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Henry Rodriguez dealing with sore right elbow

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VIERA, Fla. — Henry Rodriguez is dealing with a sore right elbow, Washington Nationals manager Davey Johnson said Sunday, which could be an indication of some inflammation, possibly from what has been a heavy workload lately.

The plan right now is for Rodriguez to rest Sunday, a day he was originally scheduled to pitch, and see how he feels on Monday. Johnson said he may throw a bullpen on Tuesday if he’s feeling up to it.

“I’ve been wondering when he was going to have a little problem,” Johnson said. “My power pitchers need to pitch more and he’s been on an every-other-day basis… But knowing he didn’t have winter ball and didn’t have a full spring, I was kind of waiting for a tired arm or something normal.”

Rodriguez, who underwent surgery last August to remove a bone chip from his elbow, has struggled with his fastball command of late. Johnson has been using Rodriguez and Drew Storen every other day without fail lately as part of his plans to help his power pitchers prepare for the season.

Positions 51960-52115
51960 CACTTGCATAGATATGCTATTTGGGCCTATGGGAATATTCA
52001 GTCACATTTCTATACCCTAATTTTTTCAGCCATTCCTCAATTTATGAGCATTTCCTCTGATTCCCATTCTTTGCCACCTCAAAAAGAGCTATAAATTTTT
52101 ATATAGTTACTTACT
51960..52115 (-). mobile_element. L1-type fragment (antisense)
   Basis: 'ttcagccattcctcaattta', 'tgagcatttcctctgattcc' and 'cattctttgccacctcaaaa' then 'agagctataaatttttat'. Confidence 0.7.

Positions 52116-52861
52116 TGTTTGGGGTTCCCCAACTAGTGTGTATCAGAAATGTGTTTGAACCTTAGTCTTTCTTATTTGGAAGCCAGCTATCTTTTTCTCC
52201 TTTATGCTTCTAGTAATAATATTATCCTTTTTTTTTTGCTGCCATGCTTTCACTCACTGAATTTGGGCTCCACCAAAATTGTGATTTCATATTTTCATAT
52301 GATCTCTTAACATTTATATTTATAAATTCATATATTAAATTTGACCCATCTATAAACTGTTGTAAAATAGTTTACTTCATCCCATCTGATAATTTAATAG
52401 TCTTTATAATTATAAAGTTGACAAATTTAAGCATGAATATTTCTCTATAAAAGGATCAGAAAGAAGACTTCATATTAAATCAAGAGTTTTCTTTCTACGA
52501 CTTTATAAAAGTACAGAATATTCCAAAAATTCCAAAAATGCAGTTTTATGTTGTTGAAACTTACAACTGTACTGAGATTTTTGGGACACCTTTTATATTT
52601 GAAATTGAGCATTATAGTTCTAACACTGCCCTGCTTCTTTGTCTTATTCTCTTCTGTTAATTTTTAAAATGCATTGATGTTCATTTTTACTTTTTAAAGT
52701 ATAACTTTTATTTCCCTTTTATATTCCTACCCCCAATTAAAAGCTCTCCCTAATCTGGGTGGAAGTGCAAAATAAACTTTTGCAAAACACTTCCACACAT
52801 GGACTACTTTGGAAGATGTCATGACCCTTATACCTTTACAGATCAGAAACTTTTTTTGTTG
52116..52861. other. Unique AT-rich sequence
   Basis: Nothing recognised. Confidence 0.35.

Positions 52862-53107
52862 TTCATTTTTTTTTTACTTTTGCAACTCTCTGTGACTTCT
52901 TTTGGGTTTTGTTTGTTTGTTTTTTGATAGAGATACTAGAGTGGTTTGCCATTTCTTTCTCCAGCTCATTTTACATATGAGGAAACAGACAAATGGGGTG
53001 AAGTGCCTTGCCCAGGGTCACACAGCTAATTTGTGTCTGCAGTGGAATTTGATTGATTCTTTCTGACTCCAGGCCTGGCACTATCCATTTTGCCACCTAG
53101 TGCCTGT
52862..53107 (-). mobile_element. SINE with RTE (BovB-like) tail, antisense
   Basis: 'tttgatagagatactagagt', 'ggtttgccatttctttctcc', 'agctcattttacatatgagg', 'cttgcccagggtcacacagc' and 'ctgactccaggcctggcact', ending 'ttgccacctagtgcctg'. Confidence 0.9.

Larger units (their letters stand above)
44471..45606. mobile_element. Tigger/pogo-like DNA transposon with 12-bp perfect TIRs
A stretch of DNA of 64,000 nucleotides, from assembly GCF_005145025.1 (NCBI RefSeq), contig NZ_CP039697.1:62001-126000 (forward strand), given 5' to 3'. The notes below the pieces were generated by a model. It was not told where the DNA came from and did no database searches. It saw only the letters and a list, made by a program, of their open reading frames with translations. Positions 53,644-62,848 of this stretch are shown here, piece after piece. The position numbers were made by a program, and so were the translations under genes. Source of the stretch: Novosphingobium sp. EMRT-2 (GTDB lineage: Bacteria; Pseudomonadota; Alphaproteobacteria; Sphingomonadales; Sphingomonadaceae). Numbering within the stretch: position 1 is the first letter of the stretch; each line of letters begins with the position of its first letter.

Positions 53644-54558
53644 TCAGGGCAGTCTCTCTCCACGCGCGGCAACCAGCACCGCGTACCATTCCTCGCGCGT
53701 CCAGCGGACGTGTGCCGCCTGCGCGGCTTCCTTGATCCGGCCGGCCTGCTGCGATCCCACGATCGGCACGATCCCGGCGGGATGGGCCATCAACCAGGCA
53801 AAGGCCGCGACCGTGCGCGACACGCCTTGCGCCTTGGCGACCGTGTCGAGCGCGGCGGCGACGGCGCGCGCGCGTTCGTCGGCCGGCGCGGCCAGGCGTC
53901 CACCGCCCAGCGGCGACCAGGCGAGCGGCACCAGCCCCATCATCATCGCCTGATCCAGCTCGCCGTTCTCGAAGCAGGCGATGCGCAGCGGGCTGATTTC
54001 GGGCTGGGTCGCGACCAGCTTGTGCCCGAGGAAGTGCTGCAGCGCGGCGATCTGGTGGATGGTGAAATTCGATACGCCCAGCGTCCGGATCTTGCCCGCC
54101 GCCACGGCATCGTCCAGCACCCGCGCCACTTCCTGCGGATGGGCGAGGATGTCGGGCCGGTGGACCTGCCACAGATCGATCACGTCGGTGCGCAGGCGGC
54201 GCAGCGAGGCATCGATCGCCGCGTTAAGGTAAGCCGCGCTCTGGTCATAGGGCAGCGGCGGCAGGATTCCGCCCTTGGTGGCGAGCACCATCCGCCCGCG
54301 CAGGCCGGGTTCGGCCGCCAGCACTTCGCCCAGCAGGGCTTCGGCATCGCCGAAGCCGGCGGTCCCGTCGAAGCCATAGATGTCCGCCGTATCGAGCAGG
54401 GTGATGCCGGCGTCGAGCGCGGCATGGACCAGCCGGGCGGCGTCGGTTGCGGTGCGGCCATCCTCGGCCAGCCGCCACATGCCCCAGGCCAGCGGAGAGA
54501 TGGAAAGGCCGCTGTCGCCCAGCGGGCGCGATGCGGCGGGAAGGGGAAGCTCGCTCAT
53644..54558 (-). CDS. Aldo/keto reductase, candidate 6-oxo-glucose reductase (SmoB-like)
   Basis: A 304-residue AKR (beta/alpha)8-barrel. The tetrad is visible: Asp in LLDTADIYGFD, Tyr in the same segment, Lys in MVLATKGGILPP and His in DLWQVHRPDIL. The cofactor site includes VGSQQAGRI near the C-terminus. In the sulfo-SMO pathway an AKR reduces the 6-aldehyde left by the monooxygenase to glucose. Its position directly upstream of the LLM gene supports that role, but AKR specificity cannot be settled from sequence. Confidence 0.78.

Johnson said he didn’t “think it’s anything major,” on Sunday, but with Opening Day now a week away, if the issue lingers at all it may change the complexion of the Nationals’ bullpen heading into their trip north.

If Rodriguez must begin the season on the disabled list, it may open the door for the Nationals to carry a second left-handed reliever. Remaining in camp in that category are Fernando Abad and J.C. Romero.

When the Nationals signed Romero on Friday, general manager Mike Rizzo said it was not realistic that Romero would make the Opening Day roster, but an injury has the potential to change that. Romero has not yet thrown in a game for the Nationals, though. 

 

 

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About the Author
Amanda Comak

Amanda Comak

Amanda Comak covers the Washington Nationals and comes to The Washington Times from the Cape Cod Times and after stints with MLB.com and the Amsterdam (N.Y.) Recorder. A Massachusetts native and 2008 graduate of Boston University, Amanda can be reached at acomak@washingtontimes.com and you can follow her on Twitter @acomak.

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